The Russell Hoban website

Welcome to russellhoban.org, providing definitive information and news about the late novelist Russell Hoban and his work.

In 2005 the novelist David Mitchell, who had acknowledged the influence of Russell Hoban on books such as Cloud Atlas, was invited by the organisers of the Russell Hoban Some Poasyum fan convention to contribute an article to the accompanying booklet. Mitchell responded with a fabulous piece remembering reading Hoban's masterpiece Riddley Walker while living in Hiroshima. Read Mitchell's article on the Guardian.
Image: Shukkeien, a garden near Hiroshima Castle (Wikipedia/public domain)


Russell Hoban links...

Items randomly chosen from our database

Soonchild tells the story of a shaman known as Sixteen-Face John, who lives in a cold, snowy region referred to as "The North," and who fears he's losing his way in the modern world. He increasingly spends his time "drinking Coca-Cola and watching TV with his feet up and reading magazines with...
Summary: He climbs a ladder to reach another man's wife and gives himself up to her beauty, but then Pilgermann descends into a mob of peasants inspired by the Pope to shed the blood of Jews. Alone on the cobblestones, mutilated and unmanned, he cries out to Israel, to the Lord his God, to Abraham...
All quotations come from Russell Hoban, Riddley Walker: Expanded Edition, Indiana University Press, 1998 Although he sets his novel Riddley Walker (published in 1980) in a post-apocalyptic future, Russell Hoban makes use of the medieval world to mark this future as a site of the "primitive." For...
the kraken.jpg Between September 2002 and March 2005, Russell Hoban contributed to his own discussion forum, The Kraken. In the first of a 2-part feature, Richard Cooper looks back over a selection of his posts. "The Kraken" Yahoo Group was established as a Russell...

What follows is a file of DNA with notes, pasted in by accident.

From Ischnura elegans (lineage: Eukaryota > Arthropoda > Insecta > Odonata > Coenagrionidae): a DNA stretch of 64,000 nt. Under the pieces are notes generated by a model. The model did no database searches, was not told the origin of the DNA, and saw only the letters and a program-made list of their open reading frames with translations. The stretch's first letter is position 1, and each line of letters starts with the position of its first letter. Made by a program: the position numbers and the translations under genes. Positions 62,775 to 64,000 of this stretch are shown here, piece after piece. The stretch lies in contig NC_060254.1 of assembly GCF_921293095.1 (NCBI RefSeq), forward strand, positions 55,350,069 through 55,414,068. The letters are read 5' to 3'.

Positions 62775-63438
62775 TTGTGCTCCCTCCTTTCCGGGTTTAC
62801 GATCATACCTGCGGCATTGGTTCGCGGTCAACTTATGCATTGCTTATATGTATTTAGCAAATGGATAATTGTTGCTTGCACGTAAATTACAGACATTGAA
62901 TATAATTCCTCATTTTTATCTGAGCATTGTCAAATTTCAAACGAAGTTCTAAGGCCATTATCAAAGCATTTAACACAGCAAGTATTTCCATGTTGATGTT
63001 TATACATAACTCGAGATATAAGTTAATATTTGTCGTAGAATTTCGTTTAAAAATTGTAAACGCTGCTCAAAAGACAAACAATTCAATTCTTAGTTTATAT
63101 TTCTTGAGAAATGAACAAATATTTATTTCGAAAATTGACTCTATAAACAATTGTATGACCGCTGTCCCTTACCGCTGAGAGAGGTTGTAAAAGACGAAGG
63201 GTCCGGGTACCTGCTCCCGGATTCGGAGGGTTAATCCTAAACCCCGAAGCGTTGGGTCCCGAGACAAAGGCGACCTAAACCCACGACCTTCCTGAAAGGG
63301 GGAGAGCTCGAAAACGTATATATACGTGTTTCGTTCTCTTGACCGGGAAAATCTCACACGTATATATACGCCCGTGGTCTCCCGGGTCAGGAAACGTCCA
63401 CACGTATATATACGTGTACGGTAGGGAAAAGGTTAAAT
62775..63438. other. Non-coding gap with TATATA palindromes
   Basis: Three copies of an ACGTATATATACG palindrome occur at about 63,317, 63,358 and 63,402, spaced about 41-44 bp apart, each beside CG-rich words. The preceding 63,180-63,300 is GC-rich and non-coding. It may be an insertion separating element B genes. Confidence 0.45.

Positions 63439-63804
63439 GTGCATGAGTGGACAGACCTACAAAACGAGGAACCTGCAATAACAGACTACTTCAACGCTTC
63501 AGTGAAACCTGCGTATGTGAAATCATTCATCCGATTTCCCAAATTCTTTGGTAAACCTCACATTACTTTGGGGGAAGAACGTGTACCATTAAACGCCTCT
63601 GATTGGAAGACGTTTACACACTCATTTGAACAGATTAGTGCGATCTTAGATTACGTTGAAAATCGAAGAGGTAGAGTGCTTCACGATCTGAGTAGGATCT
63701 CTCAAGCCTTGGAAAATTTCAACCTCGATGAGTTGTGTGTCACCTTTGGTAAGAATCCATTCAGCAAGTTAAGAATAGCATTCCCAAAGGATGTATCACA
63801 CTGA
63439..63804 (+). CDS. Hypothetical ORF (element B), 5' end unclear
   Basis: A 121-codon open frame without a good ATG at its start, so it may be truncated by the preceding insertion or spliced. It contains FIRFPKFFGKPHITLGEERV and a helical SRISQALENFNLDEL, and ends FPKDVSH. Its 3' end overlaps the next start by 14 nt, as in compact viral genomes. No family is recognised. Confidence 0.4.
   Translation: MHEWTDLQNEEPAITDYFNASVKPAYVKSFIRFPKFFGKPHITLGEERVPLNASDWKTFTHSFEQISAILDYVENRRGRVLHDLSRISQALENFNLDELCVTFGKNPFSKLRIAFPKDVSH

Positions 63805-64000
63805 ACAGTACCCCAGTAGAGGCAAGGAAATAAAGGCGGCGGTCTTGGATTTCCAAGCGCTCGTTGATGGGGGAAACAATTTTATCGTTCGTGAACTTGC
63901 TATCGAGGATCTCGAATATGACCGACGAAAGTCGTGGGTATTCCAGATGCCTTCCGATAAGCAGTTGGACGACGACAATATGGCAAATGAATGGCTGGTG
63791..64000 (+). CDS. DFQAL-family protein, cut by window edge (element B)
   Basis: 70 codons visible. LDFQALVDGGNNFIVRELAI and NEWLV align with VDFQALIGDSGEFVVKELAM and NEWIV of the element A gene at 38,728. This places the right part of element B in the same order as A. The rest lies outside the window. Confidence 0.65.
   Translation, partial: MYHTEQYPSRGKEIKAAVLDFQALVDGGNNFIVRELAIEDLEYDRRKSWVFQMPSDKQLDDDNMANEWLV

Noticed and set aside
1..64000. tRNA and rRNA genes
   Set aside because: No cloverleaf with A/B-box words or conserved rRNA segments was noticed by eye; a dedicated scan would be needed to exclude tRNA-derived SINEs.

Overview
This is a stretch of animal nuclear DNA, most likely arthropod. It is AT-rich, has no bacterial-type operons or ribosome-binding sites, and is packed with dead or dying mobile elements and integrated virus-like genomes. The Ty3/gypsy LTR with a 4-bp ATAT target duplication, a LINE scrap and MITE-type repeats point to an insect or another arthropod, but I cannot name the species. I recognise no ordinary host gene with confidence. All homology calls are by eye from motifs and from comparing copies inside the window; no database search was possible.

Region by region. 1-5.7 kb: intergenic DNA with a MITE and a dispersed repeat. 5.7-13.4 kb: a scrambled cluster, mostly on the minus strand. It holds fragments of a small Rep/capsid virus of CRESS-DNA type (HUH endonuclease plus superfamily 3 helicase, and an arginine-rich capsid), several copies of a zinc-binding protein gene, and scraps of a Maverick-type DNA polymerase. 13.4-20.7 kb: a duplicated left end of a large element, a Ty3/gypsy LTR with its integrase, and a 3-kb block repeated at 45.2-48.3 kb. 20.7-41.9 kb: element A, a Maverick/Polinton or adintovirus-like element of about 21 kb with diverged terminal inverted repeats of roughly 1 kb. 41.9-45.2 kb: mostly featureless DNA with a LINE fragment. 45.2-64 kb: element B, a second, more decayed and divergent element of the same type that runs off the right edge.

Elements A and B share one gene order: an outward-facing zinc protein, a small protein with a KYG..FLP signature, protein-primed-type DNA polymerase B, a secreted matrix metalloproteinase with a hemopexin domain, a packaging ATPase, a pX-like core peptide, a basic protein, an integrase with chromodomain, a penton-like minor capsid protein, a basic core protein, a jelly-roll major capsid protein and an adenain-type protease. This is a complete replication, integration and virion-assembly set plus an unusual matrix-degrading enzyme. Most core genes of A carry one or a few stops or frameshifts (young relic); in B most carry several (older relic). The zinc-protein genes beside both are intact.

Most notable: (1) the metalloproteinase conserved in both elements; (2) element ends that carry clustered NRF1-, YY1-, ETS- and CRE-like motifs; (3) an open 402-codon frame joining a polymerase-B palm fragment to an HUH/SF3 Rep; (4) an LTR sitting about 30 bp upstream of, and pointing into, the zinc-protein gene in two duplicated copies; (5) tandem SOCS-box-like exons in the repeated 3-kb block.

"Deadsy" (1989) and "Door" (1990) are two surreal animated short films written and narrated by Russell Hoban and directed by David Anderson. On 18th December 2011 David Anderson wrote on the Russell Hoban Facebook page: "I did 2 short films with Russell in the early 90's 'Deadsy' and 'Door', I am...
It is perfectly possible to read and  enjoy Russell Hoban’s masterpiece Riddley Walker without solving or even being aware of the riddles woven into the story. You struggle with the language for a time until its phonetic nature becomes clear, and you congratulate yourself for having...
‘This is it ... this is my destiny woman,' Max blurted out when he first met Lola at the Coliseum shop. Not only was she aristocratic and wild at heart, but the two discovered an uncanny convergence of musical tastes. Soon they were converging at every level - Lola filling Max's emptiness and vice...
The Moment under The Moment is a 1992 collection of short stories, essays and fragments, most of which had been previously published in periodicals and elsewhere. Contents, with comments on selected items: Short stories The Man with the Dagger My Night with Léonie Schwartz The Raven The Colour of...
Along with four Hoban novels, The Lion of Boaz-Jachin and Jachin-Boaz, Turtle Diary, Pilgermann and Mr Rinyo-Clacton's Offer, the Omnibus contains Return of Manny Rat, the incomplete, fragmentary sequel to The Mouse and His Child, which Hoban began but abandoned and which had never before been...
In Dock 14 (there's no 13); Clever Daughter, a deep-space Corporation tanker, a huge battered thing like a discarded oil refinery all pocked and pitted from the dust and flying debris of seven galaxies, dull metal shining in the rain. Nothing sleek, nothing aerodynamic - it doesn't need to be...

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Selected Russell Hoban quotation

An ordinary mirror is silvered at the back but the window of a night train has darkness behind the glass. My face and the faces of the other travellers were now mirrored on this darkness in a succession of stillnesses. Consider this, said the darkness: any motion at any speed is a succession of stillnesses; any section through an action will show just such a plane of stillness as this dark window in which your seeking face is mirrored. And in each plane of stillness is the moment of clarity that makes you responsible for what you do.
Consider this, said the train wheels, repeating the message tirelessly moment after moment on the miles of cold iron that lay shining in the dark that led to Harwich and repeating face on face the faces reflected in the windows.

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